Welcome to Groundswell

Groundswell’s mission
is to help youth and adult learners develop the skills and knowledge they need to build sustainable local food systems. Our focus is providing hands-on, experiential learning opportunities with real working farms and food businesses in the Ithaca area. Through collaboration with area schools, colleges and universities, Groundswell offers programs of study for beginning farmers, students, community members, and professionals.

Groundswell is an initiative of the EcoVillage Center for Sustainability Education in Ithaca, NY, which is a project of the Center for Transformative Action. Visit the Groundswell website to learn more about our programs, initiatives and resources.

Thursday, March 20

New Americans, New Farmers: How immigrants and refugees are enriching the landscape

A New American farmer with Burlington, VT's
New Farms for New Americans

by Susannah Spero

Farms run by New Americans are thriving all over the United States. Fueled primarily by federal and state funding, New American agriculture programs offer immigrants and refugees opportunities to prosper from their agricultural skills while gaining valuable English language, marketing, and management experience.

New Americans often worked as farmers in their native countries and thus possess a great deal of agricultural knowledge; however, after arriving in the United States, New Americans may lack the capital necessary to purchase land or manage a farm business. Agricultural programming for New Americans extends the benefits of the local food and farming movement to these populations, merging public interest in the development of vibrant regional food economies with New Americans’ expertise and needs.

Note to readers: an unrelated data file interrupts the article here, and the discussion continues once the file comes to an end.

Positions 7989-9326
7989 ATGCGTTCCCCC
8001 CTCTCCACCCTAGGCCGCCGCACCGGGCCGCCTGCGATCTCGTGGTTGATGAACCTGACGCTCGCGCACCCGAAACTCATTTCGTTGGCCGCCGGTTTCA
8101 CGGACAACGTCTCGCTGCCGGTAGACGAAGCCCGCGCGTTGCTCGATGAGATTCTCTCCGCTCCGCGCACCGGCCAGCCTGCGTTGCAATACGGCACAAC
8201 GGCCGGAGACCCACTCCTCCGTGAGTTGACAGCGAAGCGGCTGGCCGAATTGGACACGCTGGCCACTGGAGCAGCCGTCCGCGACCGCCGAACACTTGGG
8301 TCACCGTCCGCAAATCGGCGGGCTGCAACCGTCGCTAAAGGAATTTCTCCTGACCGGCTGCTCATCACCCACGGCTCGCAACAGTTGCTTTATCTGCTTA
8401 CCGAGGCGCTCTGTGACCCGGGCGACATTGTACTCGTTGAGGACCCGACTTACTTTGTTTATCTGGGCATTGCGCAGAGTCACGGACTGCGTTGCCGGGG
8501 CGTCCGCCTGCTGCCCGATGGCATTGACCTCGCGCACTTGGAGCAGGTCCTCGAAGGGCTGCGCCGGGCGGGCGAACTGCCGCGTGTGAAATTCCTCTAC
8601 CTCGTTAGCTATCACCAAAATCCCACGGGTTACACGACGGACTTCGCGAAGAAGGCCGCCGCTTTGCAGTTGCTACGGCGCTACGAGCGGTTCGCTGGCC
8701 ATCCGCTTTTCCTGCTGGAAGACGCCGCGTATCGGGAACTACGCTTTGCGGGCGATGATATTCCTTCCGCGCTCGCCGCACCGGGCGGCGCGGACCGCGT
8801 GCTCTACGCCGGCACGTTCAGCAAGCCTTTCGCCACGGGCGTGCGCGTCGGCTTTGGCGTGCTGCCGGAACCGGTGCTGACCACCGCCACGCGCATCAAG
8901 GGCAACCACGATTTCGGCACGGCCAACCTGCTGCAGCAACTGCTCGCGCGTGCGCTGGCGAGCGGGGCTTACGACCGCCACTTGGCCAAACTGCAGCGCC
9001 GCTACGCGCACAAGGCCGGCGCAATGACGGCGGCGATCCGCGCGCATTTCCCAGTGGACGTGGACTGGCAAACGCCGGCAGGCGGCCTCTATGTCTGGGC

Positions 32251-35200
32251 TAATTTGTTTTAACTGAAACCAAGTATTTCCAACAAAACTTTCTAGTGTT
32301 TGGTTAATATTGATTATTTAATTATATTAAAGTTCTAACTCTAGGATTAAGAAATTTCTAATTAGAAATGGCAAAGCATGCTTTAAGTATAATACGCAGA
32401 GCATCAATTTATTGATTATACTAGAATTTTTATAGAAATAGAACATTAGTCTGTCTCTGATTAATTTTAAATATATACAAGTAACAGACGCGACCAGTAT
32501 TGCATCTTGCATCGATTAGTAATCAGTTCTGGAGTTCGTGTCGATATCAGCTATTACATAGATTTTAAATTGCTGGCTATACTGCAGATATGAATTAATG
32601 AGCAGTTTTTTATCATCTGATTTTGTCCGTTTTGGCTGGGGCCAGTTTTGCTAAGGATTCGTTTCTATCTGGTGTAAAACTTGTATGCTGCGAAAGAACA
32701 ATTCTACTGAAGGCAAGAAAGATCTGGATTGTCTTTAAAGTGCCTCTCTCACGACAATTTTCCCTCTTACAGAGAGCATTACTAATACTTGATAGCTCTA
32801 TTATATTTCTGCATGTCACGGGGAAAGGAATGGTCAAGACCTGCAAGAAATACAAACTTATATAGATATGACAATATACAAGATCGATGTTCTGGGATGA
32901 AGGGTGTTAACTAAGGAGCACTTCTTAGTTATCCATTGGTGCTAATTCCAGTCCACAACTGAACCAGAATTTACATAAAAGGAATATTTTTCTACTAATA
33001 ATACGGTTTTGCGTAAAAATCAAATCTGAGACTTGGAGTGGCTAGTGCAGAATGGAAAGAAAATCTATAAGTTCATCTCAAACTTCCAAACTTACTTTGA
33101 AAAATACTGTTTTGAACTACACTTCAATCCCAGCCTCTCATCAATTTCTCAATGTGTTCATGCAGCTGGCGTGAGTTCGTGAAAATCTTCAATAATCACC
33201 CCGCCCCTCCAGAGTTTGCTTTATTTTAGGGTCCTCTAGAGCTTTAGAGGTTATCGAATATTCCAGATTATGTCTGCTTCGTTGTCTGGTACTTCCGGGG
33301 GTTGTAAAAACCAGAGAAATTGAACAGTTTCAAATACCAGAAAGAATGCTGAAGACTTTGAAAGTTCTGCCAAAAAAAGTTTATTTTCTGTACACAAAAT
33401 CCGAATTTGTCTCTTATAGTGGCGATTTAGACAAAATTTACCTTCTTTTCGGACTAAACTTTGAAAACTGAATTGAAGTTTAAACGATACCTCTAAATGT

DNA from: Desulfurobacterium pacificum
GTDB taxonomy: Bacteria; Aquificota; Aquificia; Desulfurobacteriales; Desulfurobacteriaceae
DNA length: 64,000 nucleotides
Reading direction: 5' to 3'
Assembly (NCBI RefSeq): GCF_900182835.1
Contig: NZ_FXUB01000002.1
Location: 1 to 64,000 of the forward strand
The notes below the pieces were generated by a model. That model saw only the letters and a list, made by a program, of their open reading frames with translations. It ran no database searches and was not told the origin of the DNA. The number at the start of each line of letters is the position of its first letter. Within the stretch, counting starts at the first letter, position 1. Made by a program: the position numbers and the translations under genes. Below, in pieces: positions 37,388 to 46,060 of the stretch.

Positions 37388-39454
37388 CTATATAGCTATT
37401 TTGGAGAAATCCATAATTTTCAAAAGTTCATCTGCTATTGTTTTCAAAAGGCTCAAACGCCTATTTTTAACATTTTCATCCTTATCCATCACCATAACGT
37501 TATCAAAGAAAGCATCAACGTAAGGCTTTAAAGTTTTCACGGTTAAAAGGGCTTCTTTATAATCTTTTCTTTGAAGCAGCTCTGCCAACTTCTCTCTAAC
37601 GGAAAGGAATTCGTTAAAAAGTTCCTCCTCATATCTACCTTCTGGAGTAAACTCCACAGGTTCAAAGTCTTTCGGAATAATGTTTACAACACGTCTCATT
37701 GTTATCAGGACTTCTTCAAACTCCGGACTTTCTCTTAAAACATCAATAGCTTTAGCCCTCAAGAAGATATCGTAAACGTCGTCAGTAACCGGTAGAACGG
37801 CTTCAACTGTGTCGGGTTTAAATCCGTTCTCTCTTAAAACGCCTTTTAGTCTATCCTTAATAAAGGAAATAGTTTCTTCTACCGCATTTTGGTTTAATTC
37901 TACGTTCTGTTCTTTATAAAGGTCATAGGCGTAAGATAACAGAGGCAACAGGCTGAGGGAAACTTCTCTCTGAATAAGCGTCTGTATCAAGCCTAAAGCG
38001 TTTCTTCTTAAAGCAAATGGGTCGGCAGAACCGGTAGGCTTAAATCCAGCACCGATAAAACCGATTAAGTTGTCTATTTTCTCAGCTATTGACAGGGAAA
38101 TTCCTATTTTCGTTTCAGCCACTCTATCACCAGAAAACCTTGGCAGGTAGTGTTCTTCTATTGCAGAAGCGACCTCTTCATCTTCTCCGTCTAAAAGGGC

Tuesday, March 18

UN: Democracy and diversity can mend broken food systems

From the United Nations:
GENEVA (10 March 2014) – The United Nations Special Rapporteur on the right to food, Olivier De Schutter, 
today called for the world’s food systems to be radically and democratically redesigned to ensure the human right to adequate food and freedom from hunger.

“The eradication of hunger and malnutrition is an achievable goal. However, it will not be enough to refine the logic of our food systems – it must instead be reversed,” Mr. De Schutter stressed during the presentation of his final report* to the UN Human Rights Council after a six-year term as Special Rapporteur.

The expert warned that the current food systems are efficient only from the point of view of maximizing agribusiness profits. “At the local, national and international levels, the policy environment must urgently accommodate alternative, democratically-mandated visions,” he said.

Objectives such as supplying diverse, culturally-acceptable foods to communities, supporting smallholders, sustaining soil and water resources, and raising food security within particularly vulnerable areas, must not be crowded out by the one-dimensional quest to produce more food.”

“The greatest deficit in the food economy is the democratic one. By harnessing people’s knowledge and building their needs and preferences into the design of ambitious food policies at every level, we would arrive at food systems that are built to endure,” Mr. De Schutter said.

Local food systems
“Food democracy must start from the bottom-up, at the level of villages, regions, cities, and municipalities,” the rights expert said.